Professionals involved in the creation and delivery of training in international enterprises will inevitably run up against the issue of cultural differences. For instance, many of the people in the learning and development profession have discovered a general resistance among European workers toward e-learning and computer-based training. They respond far better to interpersonal, face-to-face modes of training than to linear, technical modalities, which they regard as impersonal. By contrast, employees in North America and the Asia-Pacific region are much more receptive to this kind of learning.
However, the alternatives to e-learning in Europe — incurring large expenditures of time and money for traveling students and/or instructors, or simply not delivering the training there — are untenable. How then does one overcome the cultural barrier and provide them with the training they need?
Vince Eugenio, Ph.D., chief learning officer of Randstad North America and global head of e-learning for international staffing firm Randstad Holding, has worked on that issue extensively during his tenure at the company. Randstad’s workforce is truly global: Its learning population is spread throughout 17 countries, and a minority of them are located in the United States. What’s more, Randstad was founded in the Netherlands — with its corporate headquarters in Amsterdam — so European sensibilities must be taken into account when it comes to any operational issue, including training.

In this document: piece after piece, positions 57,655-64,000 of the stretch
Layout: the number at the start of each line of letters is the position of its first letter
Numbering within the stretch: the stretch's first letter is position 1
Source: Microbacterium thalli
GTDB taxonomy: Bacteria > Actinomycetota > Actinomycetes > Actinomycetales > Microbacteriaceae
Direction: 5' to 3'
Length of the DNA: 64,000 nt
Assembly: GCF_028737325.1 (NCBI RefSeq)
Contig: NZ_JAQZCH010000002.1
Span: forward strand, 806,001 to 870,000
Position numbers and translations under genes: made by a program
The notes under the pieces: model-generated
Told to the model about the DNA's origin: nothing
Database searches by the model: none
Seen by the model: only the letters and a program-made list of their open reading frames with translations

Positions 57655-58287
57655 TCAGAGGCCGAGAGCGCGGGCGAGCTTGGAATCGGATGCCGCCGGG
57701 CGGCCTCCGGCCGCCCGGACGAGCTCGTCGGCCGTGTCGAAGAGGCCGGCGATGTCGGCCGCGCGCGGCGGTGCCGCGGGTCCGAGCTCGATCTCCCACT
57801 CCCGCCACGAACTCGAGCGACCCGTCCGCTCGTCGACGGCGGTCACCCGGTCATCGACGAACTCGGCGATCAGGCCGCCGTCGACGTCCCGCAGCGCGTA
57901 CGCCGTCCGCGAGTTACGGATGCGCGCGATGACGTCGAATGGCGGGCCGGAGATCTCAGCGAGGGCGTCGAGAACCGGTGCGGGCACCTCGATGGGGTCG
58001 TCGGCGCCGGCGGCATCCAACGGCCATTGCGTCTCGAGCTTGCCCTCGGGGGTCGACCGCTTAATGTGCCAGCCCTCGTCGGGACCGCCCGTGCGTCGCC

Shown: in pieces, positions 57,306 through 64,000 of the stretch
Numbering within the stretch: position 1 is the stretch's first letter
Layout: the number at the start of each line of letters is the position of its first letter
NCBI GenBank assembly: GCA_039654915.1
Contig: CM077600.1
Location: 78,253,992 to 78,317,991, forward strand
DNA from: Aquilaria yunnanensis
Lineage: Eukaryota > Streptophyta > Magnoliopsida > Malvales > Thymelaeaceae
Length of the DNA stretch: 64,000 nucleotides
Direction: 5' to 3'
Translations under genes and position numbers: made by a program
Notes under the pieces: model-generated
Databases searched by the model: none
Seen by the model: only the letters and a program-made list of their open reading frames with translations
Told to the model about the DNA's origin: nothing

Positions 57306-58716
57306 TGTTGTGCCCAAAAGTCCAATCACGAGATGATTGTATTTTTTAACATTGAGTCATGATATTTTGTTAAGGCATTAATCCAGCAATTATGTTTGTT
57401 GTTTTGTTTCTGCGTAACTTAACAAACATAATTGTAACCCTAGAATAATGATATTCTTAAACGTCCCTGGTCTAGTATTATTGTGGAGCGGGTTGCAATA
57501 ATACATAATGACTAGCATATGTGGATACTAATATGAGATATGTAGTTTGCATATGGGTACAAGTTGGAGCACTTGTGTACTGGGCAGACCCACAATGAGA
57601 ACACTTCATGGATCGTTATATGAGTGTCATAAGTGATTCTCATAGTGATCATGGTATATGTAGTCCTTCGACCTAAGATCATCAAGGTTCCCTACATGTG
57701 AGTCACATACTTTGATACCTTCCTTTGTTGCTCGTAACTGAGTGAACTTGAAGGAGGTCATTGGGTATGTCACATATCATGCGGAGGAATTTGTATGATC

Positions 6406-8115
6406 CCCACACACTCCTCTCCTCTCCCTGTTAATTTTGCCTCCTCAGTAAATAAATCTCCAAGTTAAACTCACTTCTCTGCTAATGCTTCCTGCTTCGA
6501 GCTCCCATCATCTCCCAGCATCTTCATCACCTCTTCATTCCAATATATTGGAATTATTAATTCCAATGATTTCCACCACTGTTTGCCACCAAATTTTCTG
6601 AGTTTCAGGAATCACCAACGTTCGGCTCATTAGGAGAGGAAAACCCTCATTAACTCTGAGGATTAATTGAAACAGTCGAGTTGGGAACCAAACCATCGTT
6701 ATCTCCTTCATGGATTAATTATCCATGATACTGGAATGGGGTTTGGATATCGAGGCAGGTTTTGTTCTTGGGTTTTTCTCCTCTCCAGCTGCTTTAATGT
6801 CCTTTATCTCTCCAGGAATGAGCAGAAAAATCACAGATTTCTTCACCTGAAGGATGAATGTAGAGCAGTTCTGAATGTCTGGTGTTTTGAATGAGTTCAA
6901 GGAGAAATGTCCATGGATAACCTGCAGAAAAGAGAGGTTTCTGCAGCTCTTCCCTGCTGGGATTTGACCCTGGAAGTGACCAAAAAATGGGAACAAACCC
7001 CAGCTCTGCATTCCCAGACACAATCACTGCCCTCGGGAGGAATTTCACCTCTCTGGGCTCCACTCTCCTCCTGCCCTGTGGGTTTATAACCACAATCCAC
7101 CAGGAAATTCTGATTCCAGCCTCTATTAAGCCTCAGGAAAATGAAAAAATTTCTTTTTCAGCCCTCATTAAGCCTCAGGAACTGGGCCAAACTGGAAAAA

“Things are heavily in-the-classroom; it’s very much face-to-face,” Eugenio said of Randstad’s training programs in Europe. “The challenge that I face is helping my European colleagues understand that what I’m doing is not e-learning. It’s much bigger than that. What we’re doing is managing learning and development.”
Like many major companies, Randstad relies on a broad mix of training modalities, Eugenio said. “We use conference calling a lot. We use leader-led instruction. We will train managers in the field, and we’ll support them with facilitator guides, participator guides and that type of thing, to train their folks at the local level. We use job shadowing, and we have very sophisticated checklists that show them week by week what they get to be doing.”
Part of getting them enthusiastic about e-learning is showing them how it will fit into the bigger picture of training. “It’s much more than e-learning,” he said. “I’m looking at it more broadly, from the perspective of how we can manage the learning function globally and what we can gain from that global management. For example, we have fairly consistent business concepts from country to country. We are looking at providing global-level learning products that would be essentially 80 percent the same from country to country, with some local variation. We’d use our online platform to drive consistency and execution.”
Obviously, that local variation always will include language. Currently, Randstad offers e-learning programs in some form in English — both United Kingdom and United States idioms — French, Portuguese, Spanish, Italian, Danish, Dutch and German. There is a push to expand e-learning further within each nation Randstad operates in, but Eugenio stressed this would have to be done prudently, meaning one country at a time.
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